Evolution of yields from populations with age-specific cropping
- Cite this article as:
- Law, R. & Grey, D.R. Evol Ecol (1989) 3: 343. doi:10.1007/BF02285264
- 257 Downloads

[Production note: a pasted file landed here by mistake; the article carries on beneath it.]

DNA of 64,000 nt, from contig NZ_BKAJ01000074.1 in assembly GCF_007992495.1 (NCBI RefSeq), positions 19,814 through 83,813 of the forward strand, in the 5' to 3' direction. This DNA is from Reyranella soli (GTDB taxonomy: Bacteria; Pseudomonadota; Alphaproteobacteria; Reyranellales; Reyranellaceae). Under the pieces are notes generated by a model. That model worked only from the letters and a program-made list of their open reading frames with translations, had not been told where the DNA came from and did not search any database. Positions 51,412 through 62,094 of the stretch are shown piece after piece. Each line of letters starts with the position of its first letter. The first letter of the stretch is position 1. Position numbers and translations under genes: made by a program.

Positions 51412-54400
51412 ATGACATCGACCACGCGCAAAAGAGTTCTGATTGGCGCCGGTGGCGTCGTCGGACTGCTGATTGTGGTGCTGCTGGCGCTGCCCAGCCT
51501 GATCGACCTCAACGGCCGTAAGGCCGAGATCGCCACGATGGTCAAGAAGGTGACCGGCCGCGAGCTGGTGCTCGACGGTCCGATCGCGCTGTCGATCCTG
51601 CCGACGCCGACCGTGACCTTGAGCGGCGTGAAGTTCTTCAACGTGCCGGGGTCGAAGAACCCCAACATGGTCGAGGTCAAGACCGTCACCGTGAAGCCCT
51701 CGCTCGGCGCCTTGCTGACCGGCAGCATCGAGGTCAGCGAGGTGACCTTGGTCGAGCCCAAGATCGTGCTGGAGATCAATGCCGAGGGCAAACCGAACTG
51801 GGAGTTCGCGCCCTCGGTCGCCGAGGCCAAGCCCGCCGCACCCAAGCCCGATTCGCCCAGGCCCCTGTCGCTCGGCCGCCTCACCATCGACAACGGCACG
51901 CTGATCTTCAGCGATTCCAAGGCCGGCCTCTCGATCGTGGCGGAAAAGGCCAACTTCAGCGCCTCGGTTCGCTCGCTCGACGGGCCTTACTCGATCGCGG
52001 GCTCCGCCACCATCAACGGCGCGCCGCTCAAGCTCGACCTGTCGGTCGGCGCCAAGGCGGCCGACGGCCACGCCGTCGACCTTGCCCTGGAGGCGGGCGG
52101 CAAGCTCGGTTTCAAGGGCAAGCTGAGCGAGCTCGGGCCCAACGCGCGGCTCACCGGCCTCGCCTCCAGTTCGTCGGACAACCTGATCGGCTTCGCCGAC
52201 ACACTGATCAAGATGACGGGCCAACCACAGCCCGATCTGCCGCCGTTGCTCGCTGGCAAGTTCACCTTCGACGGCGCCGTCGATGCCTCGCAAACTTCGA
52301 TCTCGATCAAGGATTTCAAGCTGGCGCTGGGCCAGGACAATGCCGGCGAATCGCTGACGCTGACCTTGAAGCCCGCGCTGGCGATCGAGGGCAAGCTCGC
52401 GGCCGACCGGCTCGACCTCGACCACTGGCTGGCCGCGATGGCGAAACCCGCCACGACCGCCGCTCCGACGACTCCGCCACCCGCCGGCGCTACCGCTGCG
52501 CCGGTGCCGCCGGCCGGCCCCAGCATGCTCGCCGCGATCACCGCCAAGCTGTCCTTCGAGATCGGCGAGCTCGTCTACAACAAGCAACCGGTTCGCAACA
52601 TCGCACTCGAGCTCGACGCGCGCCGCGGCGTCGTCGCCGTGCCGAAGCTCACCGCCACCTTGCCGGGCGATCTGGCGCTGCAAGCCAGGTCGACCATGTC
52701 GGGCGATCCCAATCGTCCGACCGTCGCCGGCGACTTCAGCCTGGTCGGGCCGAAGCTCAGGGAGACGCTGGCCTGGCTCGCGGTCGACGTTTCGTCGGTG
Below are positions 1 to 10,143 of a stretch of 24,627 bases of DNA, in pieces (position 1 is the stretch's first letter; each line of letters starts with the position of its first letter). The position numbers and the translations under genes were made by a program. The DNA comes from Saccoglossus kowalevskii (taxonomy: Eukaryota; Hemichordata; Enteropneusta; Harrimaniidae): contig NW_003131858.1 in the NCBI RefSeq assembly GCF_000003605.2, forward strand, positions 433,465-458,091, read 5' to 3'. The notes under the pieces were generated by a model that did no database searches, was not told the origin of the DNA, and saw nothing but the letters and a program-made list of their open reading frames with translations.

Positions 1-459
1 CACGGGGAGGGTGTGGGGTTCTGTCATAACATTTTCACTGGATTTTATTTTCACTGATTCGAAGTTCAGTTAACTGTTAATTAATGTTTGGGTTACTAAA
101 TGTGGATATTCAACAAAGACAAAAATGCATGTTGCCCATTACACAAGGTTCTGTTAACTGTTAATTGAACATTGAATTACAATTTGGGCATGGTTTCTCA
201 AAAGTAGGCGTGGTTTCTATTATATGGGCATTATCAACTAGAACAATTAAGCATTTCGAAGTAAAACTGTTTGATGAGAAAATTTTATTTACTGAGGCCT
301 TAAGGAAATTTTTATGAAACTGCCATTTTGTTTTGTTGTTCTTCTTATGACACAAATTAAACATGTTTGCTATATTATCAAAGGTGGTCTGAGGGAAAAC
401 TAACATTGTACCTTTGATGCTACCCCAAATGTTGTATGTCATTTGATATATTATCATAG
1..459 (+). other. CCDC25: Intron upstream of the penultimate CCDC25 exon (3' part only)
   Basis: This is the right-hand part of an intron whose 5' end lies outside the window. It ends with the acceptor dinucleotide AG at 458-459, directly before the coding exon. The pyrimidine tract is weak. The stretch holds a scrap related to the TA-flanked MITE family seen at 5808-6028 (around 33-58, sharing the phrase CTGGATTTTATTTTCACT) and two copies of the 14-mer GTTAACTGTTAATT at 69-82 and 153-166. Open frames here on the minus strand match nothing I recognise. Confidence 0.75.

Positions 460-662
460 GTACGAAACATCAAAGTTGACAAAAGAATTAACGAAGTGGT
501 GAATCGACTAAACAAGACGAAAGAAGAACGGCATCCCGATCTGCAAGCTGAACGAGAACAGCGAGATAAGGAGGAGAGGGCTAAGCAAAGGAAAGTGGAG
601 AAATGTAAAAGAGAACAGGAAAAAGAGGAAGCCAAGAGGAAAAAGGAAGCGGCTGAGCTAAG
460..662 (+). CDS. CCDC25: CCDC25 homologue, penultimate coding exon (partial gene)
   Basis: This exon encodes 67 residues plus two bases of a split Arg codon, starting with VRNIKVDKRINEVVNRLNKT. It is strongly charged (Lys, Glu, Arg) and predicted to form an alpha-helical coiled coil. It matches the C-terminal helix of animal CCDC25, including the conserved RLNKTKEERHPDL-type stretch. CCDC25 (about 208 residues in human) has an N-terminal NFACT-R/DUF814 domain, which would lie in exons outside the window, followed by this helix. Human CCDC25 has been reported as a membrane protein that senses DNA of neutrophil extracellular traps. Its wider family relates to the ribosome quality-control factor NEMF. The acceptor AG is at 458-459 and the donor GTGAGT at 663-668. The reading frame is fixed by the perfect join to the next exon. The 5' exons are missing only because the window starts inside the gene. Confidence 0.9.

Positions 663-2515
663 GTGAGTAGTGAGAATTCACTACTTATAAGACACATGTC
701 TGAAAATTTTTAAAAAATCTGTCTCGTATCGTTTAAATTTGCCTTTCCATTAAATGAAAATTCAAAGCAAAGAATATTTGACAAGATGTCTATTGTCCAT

Age-specific exploitation of a natural population acts as a selective force on genetic variation in life history traits. Evolution arising from this selection may bring about evolutionary changes in the total yield which the population is able to sustain. An analysis of this process is given for a harvested population with densitydependent recruitment, in which selection of life history traits by cropping is independent of density and frequency. Evolution of the total yield depends on an interplay between the yield from an individual over the course of its life and recruitment; whether the total yield increases or decreases depends on the properties of particular populations. Evolution brought about by harvesting does not, in general, lead to the maximization of the total yield. Nonetheless, by appropriate choice of an age-specific harvest pattern, it is possible in principle to select the life history which gives the maximum total yield following evolution; this harvest pattern is called the ‘evolutionarily stable optimal harvesting strategy’ (ESOHS). Results of the analysis are illustrated with data on the Arcto-Norwegian cod.